Trawling: better news from the House
BACK TO THIS HOME page after my working break, I find that the task of supplying my long-promised comment on the House of Commons debate has been completed for me by Margaret Jervis, writing in the latest edition of the BFMS newsletter:
The justifiability of the Government's response to the Home Affairs Committee Report on police 'trawling' was severely punctured in a House of Commons debate when the Government was exposed as relying on unreliable witnesses and endorsing the dangerous assumptions of the discredited 'recovered memory' movement.
The attack was launched by Claire Curtis-Thomas, MP for Crosby and Formby and Chair of the All Party Parliamentary Group on abuse investigations. In a wide-ranging rebuttal, Mrs Curtis-Thomas aimed her most telling criticism at the Government's endorsement of a Merseyside complainants' group . . .
Whether the new Home Office minister for crime reduction, Hazel Blears, will
prove as receptive in practice as she appeared to be in the debate remains to be
seen, but, at the moment at least, a degree of optimism reigns among those MPs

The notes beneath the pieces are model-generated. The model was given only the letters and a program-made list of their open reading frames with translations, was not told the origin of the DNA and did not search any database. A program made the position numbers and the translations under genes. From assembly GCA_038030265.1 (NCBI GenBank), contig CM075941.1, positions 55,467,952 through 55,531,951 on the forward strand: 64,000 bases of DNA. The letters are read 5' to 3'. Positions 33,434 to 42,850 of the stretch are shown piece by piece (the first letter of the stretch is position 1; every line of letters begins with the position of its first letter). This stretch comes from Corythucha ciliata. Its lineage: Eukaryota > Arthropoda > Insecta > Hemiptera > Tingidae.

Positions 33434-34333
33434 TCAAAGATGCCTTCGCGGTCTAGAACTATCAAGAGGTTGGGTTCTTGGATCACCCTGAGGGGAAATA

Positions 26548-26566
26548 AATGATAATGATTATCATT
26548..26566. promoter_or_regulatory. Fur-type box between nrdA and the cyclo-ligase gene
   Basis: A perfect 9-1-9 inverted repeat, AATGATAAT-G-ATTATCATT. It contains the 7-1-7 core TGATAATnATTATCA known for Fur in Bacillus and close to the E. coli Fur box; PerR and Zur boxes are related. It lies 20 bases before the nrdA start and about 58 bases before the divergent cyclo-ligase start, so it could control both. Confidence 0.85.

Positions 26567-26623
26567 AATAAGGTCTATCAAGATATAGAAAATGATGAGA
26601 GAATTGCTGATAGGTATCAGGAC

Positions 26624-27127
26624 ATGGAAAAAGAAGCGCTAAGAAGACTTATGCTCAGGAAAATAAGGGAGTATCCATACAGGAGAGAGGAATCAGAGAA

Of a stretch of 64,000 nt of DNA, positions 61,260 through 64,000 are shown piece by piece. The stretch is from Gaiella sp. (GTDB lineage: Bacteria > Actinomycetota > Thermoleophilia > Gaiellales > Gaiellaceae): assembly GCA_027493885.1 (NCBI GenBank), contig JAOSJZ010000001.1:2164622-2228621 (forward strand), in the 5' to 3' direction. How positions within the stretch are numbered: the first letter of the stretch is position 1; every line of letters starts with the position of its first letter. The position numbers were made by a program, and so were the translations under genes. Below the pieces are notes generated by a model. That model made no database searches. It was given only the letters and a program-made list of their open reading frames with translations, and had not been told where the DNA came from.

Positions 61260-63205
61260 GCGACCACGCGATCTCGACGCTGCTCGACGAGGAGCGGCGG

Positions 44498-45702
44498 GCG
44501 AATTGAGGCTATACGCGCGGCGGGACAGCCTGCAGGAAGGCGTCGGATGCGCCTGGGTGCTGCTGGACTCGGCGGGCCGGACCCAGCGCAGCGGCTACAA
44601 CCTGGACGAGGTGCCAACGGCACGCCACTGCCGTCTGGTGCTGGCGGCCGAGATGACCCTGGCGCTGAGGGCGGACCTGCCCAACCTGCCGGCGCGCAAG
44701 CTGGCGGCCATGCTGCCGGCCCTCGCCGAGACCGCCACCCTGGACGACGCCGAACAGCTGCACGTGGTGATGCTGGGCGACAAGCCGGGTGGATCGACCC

who have taken this highly unpopular cause to their hearts.
On which subject, I would simply end by noting that when David Rose, Bob
Woffinden and I gave evidence to the Committee last year, and found ourselves
being quizzed with some tenacity by a young conservative MP, I don't think any
of us realised that we were being cross-examined by a
future Conservative prime minister.
The other news he relays is that the position of Chris Mullin as Chairman has been taken over by John Denham, formerly, of course, a home office minister himself. John Denham in the past has resisted arguments about the dangers of police trawling operations. It may conceivably be, however, that, freed from ministerial duties, his attitude will now change.
Links to House of Commons debate on Children's Homes (Investigations), 19 Jun 2003
22 June 2003; revised 30/31 July